Being better at coding is one of the plays in each of those playbooks. But it’s not the one they keep score with.

How to Fail by Succeeding

Dave Christiansen over at Information Technology Dark Side is talking about perverse incentives in project management, which he defines as:

Any policy, practice, cultural value, or behavior that creates perceived or real obstacles to acting in the best interest of the organization.

One class of these perverse incentives comes from the methodology police. These departments exist to turn all processes into checklists. If only you would follow the checklist, everything will work. But more importantly, if you follow the checklist you can’t be blamed if you fail.

How’s that for perverse?

A great example is that there is rarely any incentive to not spend money. Before you decide I’m out of touch with reality, notice I didn’t say “save money.” I said “not spend money.” Here’s the difference.

IT by the numbers

Let’s say you do internal IT for a company that produces widgets. Someone from Operations says that they need a new application to track defects. If you follow the checklist, you:

  • engage a business analyst, who
  • documents the business requirements, including
  • calculating the Quantifiable Business Objective, then
  • writes a specification, which is
  • inspected for completeness and format, then
  • passed on to an architect, who
  • determines if there is an off-the-shelf solution, or if it needs custom development.

At this point you’re probably several weeks and tens of thousands of dollars into the Analysis Phase of your Software Development Lifecycle. Whose job is it to step in and point out that all Ops needs is a spreadsheet with an input form and some formulas to spit out a weekly report?

Let’s put some numbers to this thing.

Assume the new reporting system will identify production problems. With this new information, Operations can save $100,000 per month. A standard ROI calculation says the project should cost no more than $2.4-million, so that it will pay for itself within two years.

Take 25% of that for hardware costs, and 25% for first-year licensing, you’ve got $1.2-million for labor costs. If people are billed out at $100/hour – and contractors can easily go three to four times that for niche industries – that’s 300 man-weeks of labor. Get ten people on the project – a project manager, two business analysts, four programmers, two testers, one sysadmin – and that’s about seven months.

If everything goes exactly to plan, seven months after the initial request you’re $2.4-million in the hole and you start saving $100,000 per month in reduced production costs. Everyone gets their bonus.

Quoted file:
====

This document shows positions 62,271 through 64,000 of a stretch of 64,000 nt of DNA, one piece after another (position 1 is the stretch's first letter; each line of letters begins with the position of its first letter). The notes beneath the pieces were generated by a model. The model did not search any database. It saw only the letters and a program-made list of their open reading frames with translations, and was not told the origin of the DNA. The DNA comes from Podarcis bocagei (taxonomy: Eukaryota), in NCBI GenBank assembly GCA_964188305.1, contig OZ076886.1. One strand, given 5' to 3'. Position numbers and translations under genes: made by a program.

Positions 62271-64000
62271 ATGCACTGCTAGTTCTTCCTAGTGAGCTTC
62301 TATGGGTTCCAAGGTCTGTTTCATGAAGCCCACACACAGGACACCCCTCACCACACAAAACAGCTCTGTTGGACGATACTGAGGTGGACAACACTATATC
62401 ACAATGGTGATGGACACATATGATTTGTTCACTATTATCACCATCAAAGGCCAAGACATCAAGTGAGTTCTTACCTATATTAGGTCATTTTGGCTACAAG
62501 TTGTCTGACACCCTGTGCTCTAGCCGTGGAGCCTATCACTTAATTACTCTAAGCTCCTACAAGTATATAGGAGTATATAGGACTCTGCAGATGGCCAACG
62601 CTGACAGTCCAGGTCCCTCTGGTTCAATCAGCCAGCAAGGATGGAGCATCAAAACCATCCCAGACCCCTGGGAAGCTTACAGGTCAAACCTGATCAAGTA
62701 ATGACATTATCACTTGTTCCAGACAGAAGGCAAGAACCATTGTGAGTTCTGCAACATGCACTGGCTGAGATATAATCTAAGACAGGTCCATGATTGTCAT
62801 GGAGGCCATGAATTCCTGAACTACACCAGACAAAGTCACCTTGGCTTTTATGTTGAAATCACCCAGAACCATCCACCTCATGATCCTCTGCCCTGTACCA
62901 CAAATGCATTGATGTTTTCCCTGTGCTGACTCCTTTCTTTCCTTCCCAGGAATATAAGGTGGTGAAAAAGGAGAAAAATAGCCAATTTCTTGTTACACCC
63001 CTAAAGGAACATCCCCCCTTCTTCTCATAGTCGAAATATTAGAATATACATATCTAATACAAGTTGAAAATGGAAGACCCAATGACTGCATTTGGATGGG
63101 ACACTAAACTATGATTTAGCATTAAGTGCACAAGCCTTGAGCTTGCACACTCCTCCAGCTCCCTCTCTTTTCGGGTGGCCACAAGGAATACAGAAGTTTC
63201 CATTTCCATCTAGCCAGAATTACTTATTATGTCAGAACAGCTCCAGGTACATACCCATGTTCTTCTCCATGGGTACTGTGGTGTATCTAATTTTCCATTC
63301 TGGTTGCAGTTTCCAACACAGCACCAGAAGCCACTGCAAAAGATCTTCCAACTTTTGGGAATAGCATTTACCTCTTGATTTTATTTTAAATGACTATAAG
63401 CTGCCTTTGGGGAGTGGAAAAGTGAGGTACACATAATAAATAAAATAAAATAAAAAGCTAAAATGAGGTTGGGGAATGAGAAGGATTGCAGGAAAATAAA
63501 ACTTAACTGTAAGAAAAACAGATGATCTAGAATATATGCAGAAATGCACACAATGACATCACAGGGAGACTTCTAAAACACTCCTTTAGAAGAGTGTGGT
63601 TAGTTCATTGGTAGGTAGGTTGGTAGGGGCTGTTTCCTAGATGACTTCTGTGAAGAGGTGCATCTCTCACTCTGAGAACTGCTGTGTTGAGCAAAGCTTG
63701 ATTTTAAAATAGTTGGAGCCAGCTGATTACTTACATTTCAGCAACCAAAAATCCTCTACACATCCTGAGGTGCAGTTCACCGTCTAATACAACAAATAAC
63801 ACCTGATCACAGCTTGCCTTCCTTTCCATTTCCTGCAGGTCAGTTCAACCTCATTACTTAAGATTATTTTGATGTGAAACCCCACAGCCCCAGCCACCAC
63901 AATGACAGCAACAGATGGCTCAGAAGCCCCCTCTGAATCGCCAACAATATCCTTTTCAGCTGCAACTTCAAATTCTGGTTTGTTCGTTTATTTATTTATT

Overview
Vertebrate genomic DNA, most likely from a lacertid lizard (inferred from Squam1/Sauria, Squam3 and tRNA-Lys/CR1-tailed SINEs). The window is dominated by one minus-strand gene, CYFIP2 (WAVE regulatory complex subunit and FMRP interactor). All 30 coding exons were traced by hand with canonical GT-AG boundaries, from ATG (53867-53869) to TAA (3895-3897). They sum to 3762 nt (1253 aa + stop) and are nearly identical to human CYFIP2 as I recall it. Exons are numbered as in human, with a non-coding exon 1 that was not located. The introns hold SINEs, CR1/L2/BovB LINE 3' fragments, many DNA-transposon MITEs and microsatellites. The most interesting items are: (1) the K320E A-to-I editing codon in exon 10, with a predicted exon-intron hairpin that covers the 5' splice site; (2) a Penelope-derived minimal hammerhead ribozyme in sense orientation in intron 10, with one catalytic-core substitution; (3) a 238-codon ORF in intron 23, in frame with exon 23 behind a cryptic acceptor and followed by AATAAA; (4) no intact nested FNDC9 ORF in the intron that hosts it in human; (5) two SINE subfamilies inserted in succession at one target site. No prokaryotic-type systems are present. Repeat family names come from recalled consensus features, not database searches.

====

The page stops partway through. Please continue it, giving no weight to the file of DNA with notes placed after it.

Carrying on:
And 31 months after the initial request, assuming nothing has changed, you break even on the investment. Assuming the new system had $0 support costs.

But what if …

Way back at the first step, you gave a programmer a week to come up with a spreadsheet. Maybe the reports aren’t as good as what the large project would have produced. You only enable $50,000 per month in savings. That week to produce it costs you $4,000 in labor, and $0 in hardware and licensing.

You are only able to show half the operational savings, so you don’t get a bonus. You don’t get to put “brought multi-million dollar project in on time and on budget” on your resume.

And 31 months after the initial request, the spreadsheet has enabled over $1.5-million in operational savings.

How to Finish IT Projects Faster with Less Documentation

If you’re responsible for running an IT project you want things to be done on time and within budget. So how do you set your schedule and budget? Hopefully you define what you want to accomplish, and then ask the developers how long it’s going to take. If you’re putting out a request for proposal (RFP) you’ll have several different answers to that question. Typically the highest consideration in the selection is the total proposed cost. But really, the total time is a better choice.

Why that’s true is based not on ideas about processes, but on ideas about people.

Consultants live and die by billable hours. In the short term, they don’t have any incentive to finish their current project any faster. But in the long term, finishing faster should lead to more work as clients come to respect their ability to meet a deadline. If project managers and clients learn to value that behavior, that is.

How it Could Be

Let’s look at a production support issue for an example. Production support is completely different from most project work in one very important way: the problem is well defined. Something worked on Monday, it doesn’t work on Tuesday. Make it work just like Monday again.